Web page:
Liberal Democrat Shadow Home Secretary, Chris Huhne said: For too long councils have been allowed to use powers designed for terrorism and organised crime to spy on people's kids, pets and bins. This must be corrected now, not in the near
Jack & Jacqui
Jack: Good one Jacqui...you will be
able to monitor everyone calling you
The timetable for setting up a giant Big Brother database is slipping after the scheme was dropped from next month's Queen's Speech.
The Independent has highlighted growing fury over government moves to collate details of every telephone call, email and internet visit.
Whitehall sources confirmed last night that the plans would not be included in the Queen's Speech on 3 December, in which the Government outlines its legislative programme for the next parliamentary year. Insisting they were committed to the
scheme as a tool in the fight against crime and terrorism, they said a consultation paper early next year would set out options for collecting the information.
But there is no firm indication when the new Communications Data Bill will be published, raising the prospect of it being delayed until after the next general election expected in 2010.
The Bill would require telecommunications companies to keep information about calls and emails and pave the way for the information being transferred from the companies to a giant Government database.
It would list phone numbers telephoned and addresses to which emails are sent, as well as web-browsing habits, but would not details of phone conversations or contents of emails.
But the government would be easily able to scan the database to see what people have been viewing and who they are communicating with.
The Home Office has been stung by the strength of opposition. Richard Thomas, the Information Commissioner, has condemned it as a step too far while Lord Carlisle of Berriew, the Government's terrorism watchdog, said it was awful as
a raw idea.
The government Interception Modernisation Programme (gIMP), a plan by spy chiefs to centrally collect details of every phone call, text, email and web browsing session of every UK resident, could be in place by 2012, according to a Home Office
Lord West told the House of Lords yesterday the government is aiming to have the enormous database of communications and black box interception hardware in place around the same time as BT completes its 21CN transition to an all-internet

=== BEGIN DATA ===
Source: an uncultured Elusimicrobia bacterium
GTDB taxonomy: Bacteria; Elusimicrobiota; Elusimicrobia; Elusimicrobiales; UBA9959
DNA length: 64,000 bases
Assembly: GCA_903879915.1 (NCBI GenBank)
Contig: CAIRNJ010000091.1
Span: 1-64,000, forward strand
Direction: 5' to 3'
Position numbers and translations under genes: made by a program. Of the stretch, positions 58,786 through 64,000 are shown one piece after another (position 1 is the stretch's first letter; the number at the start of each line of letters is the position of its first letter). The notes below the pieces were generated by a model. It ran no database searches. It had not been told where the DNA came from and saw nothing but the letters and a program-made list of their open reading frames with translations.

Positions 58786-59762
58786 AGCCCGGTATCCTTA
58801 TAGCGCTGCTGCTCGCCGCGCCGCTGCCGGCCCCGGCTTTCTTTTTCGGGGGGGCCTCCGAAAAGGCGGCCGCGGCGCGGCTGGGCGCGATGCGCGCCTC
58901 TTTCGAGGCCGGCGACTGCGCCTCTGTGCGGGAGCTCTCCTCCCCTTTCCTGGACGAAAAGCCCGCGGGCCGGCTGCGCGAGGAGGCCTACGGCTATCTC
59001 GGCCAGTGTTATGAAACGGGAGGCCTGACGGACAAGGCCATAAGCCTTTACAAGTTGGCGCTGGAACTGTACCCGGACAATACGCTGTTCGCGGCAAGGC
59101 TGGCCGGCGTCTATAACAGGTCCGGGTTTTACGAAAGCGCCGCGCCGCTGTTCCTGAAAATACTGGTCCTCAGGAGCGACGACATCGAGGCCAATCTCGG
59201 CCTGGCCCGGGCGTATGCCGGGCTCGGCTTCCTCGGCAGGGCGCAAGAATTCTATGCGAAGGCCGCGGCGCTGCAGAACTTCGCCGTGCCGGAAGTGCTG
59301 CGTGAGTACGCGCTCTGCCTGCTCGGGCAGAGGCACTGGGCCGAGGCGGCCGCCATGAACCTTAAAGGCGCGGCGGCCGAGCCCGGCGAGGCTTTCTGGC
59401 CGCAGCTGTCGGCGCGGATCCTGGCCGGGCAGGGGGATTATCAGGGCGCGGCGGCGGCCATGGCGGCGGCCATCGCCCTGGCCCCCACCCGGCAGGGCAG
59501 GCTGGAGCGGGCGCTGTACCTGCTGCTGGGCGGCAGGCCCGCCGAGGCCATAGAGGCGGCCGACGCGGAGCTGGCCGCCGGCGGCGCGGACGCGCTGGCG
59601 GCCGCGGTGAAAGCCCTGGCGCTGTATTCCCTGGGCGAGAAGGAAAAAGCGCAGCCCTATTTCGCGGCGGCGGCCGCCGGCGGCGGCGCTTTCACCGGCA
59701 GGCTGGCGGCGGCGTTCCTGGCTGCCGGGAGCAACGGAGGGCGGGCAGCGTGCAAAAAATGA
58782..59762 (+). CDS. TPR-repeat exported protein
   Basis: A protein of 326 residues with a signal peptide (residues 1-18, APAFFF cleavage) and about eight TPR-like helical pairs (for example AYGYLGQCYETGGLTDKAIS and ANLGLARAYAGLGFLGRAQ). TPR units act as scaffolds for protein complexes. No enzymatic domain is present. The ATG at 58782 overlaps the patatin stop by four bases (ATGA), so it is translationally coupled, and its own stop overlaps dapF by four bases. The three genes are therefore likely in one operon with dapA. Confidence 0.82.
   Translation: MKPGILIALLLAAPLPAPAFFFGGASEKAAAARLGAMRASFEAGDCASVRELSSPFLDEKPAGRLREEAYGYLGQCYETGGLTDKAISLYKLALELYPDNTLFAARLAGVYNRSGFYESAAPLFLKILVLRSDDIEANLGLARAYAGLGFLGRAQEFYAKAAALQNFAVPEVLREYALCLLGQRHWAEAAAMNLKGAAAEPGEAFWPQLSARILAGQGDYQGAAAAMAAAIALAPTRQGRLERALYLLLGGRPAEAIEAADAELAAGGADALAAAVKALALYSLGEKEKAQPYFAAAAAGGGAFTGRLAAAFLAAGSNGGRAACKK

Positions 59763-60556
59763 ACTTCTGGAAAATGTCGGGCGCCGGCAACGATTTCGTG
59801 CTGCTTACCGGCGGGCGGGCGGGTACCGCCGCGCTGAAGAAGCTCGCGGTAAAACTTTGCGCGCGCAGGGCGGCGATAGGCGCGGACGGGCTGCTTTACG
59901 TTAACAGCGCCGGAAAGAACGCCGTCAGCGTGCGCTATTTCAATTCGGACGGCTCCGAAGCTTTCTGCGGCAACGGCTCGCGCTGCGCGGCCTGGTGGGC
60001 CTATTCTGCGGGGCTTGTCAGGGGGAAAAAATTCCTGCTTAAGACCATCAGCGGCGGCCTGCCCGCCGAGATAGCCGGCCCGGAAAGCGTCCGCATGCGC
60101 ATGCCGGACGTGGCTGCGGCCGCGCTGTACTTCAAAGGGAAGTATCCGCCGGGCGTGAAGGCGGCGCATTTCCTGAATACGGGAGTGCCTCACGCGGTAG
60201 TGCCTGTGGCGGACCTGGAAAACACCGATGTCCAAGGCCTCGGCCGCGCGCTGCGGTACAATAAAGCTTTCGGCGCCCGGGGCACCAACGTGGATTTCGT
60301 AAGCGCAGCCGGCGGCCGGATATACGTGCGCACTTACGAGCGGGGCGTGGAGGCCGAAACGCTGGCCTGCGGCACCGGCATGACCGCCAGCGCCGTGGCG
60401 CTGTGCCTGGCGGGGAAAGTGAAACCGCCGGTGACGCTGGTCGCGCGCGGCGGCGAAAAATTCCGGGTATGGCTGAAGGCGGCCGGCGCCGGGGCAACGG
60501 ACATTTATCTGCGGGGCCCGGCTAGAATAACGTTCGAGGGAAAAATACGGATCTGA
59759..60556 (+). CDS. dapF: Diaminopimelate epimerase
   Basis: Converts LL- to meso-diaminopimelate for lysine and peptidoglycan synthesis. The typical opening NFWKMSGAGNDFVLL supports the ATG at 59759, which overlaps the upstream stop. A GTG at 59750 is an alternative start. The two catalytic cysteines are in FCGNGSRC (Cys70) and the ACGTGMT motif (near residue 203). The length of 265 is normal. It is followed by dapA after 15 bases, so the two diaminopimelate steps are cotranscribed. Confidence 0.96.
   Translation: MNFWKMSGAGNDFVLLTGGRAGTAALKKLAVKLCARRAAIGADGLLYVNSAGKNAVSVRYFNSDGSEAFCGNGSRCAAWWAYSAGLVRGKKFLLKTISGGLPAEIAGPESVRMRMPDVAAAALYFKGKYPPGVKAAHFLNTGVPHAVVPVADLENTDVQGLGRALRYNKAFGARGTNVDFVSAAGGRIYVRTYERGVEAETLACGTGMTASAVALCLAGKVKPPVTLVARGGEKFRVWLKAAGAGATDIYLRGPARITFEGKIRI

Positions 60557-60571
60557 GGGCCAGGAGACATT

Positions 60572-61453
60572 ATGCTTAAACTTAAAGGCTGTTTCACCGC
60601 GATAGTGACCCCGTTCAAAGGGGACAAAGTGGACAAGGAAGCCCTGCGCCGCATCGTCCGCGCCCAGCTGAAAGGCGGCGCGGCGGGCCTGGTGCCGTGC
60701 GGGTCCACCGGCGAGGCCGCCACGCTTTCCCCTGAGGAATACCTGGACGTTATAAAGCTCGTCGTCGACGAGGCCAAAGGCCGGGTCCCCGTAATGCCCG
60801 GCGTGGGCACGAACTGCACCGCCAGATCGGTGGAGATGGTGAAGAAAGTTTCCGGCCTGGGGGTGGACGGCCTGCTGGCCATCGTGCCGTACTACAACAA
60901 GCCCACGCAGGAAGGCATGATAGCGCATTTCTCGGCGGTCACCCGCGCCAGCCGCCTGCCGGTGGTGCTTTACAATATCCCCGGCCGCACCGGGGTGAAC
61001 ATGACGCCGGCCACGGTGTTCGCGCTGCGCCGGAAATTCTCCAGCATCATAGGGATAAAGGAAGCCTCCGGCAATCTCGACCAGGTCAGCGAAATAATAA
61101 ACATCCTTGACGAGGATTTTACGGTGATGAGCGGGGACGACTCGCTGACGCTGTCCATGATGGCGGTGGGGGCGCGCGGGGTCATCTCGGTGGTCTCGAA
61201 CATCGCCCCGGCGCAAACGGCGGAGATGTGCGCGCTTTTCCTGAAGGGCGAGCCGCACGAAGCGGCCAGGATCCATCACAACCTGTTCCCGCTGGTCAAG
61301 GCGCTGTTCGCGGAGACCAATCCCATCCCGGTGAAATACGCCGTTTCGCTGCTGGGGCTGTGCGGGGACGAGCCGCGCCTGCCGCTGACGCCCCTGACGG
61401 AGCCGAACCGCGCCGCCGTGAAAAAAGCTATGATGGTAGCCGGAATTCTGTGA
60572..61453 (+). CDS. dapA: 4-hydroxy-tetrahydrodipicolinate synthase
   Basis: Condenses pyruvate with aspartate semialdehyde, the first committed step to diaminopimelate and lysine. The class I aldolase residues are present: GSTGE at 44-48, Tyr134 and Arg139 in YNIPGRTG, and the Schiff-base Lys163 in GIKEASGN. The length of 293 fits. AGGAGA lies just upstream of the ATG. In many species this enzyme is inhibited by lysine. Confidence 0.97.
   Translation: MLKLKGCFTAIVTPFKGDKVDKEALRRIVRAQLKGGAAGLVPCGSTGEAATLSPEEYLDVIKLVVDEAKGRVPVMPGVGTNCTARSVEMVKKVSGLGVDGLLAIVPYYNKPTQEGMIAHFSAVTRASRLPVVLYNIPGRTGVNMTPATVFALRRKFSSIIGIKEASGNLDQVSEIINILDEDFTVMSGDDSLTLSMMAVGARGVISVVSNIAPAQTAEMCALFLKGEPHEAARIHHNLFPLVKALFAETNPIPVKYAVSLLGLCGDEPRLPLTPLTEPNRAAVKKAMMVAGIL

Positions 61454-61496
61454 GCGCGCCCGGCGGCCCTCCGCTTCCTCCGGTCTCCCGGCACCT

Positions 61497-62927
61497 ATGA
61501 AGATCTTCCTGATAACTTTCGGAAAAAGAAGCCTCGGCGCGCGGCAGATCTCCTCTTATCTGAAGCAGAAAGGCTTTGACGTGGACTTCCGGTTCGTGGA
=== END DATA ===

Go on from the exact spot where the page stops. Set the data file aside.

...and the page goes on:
protocol network: Exactly how quickly that [BT's new backbone] will come in is difficult to predict, but it will be complete by about 2011-12. That is the sort of timescale we are looking at.
Independent Register sources in politics, the civil service and industry have all said that the gIMP is proceeding anyway with initial funding of almost £1bn. It's been reported that government estimates say the final cost of collecting and
storing information about every electronic communication will be £12bn. Lord West said no decisions have been taken on which way to go.
The gIMP won't record the content of communications, but the central database will be linked to wiretap hardware. The two parts of the system will together allow government eavesdroppers to easily dial into the content of any IP stream of
Net eavesdropping firm NebuAd and its partner ISPs violated hacking and wiretapping laws when they tested advertising technology that
spied on ISP customers web searches and surfing, according to a lawsuit filed in federal court.
The lawsuit seeks damages on behalf of thousands of subscribers to the six ISPs that are known to have worked with NebuAd. If successful, the suit could be the final blow to the company, which abandoned its eavesdropping plans this summer after
powerful lawmakers began asking if the companies and ISPs violated federal privacy law by monitoring customers to deliver targeted ads.
NebuAd paid ISPs to let it install internet monitoring machines inside their network. Those boxes eavesdropped on users' online habits -- and altered the traffic going to users in order to track them. That data was then used to profile users in
order to deliver targeted ads on other websites.
The suit alleges the ISPs and NebuAd both violated anti-wiretapping statutes by capturing users' online communications without giving adequate notice or getting consent.
Neither WideOpenWest nor Embarq, the two largest ISPs being sued, responded to requests for comment. Knology told Congress in August it had used NebuAd in Georgia, Florida, Tennessee and Alabama, but stopped in July after Congress started asking
questions. The other named ISP defendants are Bresnan Communications, Cable One, CenturyTel, all of which admitted testing NebuAd's technology.
The suit seeks damages as well as an injunction against any similar behavior in the future.
The author of a new briefing document reports on how drinking control laws give the police absolute, unchecked power.
Most police powers are kept on a tight leash. If the police want to arrest you, search your house, or confiscate your property, they can only do this in particular defined circumstances and the whole procedure is closely documented and recorded.
Yet now there is a whole swathe of behaviour-policing laws, where police or pseudo-police such as community support officers are given powers to use however they want, against whomever they want, in whatever circumstances they want.
They are being signed legal blank cheques. One key example of this is drinking control powers: within 800-plus control areas across the UK, police officers can now ask peaceable citizens to surrender their can of lager or ale, or to tip it down